If you own a cell phone, or have been thinking about buying one, you’ve probably heard of SIM cards. Unfortunately, they tend to come up in conversation most often when they’re not working!
“I can’t make calls – my phone doesn’t have a SIM card.”
“I lost all of my contacts when my SIM card broke.”
These kinds of ominous statements might leave you wondering… what is a SIM card? And do I need one?
Essentially, a SIM card is a form of personal identification between you and your mobile provider. See, a mobile network is an extremely valuable commodity, but it’s not something that can be locked away in a safe somewhere. It’s floating in the air, and without SIM cards, anyone would be free to use these mobile networks without paying.
Your SIM card, once activated, lets the phone company know who you are and that you should indeed have access to their network. When you turn on your phone, your SIM sends information to your phone or device about which network to connect to. It also provides the security credentials you need in order to safely connect. (Though you can always make emergency calls with any device, regardless of whether it has an active SIM card.)
SIM cards also store your contacts, messages, and other data.
Standard, Micro & Nano SIMs
Don’t let these terms confuse you as you come across them in your research – they’re all describing, in essence, the same SIM Card!
Standard, micro, and nano simply describe the physical size of the card itself. Newer devices, like the iPhone 5, use the smaller, nano SIM in order to accommodate a narrow body. Older models and some larger devices will use either standard or micro SIMs.
Do I Need a SIM Card?
You might. But if you do, your phone almost always comes with one.
Let us explain.
There are essentially two types of consumer phones: GSM and CDMA. The technical differences between the two are many, and we could spend an entire blog post discussing the intricacies of both (maybe we will some day soon!).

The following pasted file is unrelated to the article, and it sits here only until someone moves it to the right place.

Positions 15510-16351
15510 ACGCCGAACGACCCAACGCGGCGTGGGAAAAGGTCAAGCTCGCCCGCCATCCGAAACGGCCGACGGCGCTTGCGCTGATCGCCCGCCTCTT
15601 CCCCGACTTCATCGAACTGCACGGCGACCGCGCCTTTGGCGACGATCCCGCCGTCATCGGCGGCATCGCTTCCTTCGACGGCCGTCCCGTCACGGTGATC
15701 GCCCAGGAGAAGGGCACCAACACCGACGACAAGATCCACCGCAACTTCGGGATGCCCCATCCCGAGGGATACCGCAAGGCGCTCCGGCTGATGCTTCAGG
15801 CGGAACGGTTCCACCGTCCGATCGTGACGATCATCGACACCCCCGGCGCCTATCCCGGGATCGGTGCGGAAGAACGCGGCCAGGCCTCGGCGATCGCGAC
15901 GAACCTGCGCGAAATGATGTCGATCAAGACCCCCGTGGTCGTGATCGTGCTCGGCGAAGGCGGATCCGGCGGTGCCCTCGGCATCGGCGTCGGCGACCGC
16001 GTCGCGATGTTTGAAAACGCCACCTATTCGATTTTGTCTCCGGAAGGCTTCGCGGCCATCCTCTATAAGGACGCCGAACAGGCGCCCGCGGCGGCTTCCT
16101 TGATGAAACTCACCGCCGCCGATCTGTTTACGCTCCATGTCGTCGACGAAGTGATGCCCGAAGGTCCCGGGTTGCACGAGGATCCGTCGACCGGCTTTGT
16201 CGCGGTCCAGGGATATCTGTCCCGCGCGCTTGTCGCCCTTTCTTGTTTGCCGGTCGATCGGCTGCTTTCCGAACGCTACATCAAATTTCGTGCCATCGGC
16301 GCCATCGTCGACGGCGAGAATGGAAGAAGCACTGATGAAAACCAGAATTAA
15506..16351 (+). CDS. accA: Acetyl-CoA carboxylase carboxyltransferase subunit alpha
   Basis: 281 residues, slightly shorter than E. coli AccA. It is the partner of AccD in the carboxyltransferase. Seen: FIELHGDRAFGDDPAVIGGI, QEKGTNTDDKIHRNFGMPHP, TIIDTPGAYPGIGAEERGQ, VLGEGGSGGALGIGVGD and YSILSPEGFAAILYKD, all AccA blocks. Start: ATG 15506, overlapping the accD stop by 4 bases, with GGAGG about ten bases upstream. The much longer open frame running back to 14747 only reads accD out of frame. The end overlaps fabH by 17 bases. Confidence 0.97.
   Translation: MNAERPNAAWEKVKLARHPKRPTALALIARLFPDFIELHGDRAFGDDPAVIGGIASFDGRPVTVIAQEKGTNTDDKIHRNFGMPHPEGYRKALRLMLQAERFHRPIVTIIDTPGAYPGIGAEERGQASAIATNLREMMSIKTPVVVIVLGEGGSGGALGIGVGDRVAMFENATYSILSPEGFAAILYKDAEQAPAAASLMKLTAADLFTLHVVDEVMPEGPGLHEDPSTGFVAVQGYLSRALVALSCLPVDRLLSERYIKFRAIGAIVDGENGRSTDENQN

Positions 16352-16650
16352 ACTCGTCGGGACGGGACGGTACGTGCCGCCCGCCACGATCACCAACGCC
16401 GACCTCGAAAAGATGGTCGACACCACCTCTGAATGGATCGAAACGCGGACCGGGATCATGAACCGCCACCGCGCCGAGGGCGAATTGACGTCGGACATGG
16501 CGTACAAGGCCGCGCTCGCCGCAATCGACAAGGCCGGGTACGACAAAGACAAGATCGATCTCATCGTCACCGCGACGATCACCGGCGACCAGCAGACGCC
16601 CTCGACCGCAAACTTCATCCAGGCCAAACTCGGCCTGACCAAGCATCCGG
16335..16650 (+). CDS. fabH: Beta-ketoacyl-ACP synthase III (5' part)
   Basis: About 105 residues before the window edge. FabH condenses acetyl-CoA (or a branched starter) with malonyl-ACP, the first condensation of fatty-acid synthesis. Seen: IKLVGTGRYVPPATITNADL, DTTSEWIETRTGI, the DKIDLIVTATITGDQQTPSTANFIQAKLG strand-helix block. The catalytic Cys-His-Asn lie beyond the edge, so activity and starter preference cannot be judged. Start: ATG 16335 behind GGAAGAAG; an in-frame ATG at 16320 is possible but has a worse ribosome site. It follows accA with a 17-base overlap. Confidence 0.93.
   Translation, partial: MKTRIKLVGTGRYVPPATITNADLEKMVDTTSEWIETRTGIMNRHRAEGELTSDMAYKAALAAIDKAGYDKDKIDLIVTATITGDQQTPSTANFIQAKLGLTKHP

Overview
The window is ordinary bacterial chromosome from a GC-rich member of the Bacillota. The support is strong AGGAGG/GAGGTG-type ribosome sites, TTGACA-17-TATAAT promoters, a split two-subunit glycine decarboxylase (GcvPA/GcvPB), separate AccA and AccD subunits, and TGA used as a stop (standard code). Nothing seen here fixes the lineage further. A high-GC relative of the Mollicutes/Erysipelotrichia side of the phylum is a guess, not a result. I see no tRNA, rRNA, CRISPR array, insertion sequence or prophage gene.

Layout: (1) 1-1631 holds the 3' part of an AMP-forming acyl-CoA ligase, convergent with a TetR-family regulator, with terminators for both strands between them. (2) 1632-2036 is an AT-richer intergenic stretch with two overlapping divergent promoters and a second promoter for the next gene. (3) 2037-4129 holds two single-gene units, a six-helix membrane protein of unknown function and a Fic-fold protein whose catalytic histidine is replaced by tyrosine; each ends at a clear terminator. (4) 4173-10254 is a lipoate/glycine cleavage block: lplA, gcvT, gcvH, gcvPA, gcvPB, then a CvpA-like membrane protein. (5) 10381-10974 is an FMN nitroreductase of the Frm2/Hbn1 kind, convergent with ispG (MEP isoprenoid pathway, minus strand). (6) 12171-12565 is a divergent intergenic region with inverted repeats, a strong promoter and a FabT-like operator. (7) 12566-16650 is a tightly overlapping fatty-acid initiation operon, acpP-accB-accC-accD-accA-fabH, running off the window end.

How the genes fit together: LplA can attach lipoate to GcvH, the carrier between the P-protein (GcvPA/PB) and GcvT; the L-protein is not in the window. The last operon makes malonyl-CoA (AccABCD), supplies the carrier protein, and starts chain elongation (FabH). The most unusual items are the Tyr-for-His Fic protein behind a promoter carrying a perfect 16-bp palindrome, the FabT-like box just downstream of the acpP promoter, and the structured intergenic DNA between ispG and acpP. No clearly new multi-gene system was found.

But for the purposes of this post, all you need to know is that GSM phones require SIM cards, while CDMA phones don’t. Instead of SIMs, CDMA carriers (think Sprint & Verizon) keep a list of all the phones that are allowed to use their network and use serial numbers to authorize network access.
If you sign up with a GSM carrier (most carriers besides Sprint, Verizon, and their partners) and buy a GSM phone, your phone will almost certainly come pre-loaded with its own SIM card, ready for your use.
What Are The Benefits of SIM Cards?
So we’ve established that SIM cards can broken or lost, taking all your data and network access with them.
Why not just go for a CDMA phone and avoid the headache altogether?
It all depends on your needs as a mobile user.
CDMA phones feature internal storage and card-less access to your mobile network, but offer far less flexibility than GSM (SIM card) phones. When you want to change CDMA phones, it can be a pain extracting your contacts and data from the old device. CDMA phones also are notoriously useless when it comes to international travel.
GSM phones, on the other hand (and thanks to those handy SIM cards), allow you to easily transfer your “mobile identity” from one device to another, just by transferring the card itself. These devices also open up new possibilities for international travel and tapping into mobile networks while abroad.
Update – 02.10.2015
Just when we thought it was simple, the ever-changing world of mobile technology is here to switch things up on us! Recently, we’ve come across a term that needs to be added to our SIM card resource. Does UICC ring a bell?
You might have heard of a UICC in reference to your phone’s SIM card, as it’s used by all networks that operate on LTE. A UICC stands for Universal Integrated Circuit Card, and it ultimately works just like a SIM! That means it’s a form of personal identification between you and your mobile provider that allows you to have access to their network. UICC replaced the term SIM when 3G networks were introduced.
Modern UICC cards have two “applications”. One is a SIM Application so your phone can work with older technology (also known as being backwards compatible). The other is called a USIM Application, and is what authorizes your device to operate on 3G/4G networks.
It’s worth noting that consumers typically just refer to UICCs as SIMs, since the terms are really just tech-talk and the difference doesn’t affect every-day use. But we’re here to help you fully understand the mobile phone market. So next time you hear UICC, go on and join the conversation!
Whether or not you’ll need a SIM card, and whether you choose a GSM phone or a CDMA phone, depends on your individual needs. How much flexibility do you need? Will you be switching devices often? Will you be travelling abroad?
To learn more about the different available mobile phone options, take a look at which devices we offer.
If you have further questions, let us know in the comments. We’re happy to continue the discussion!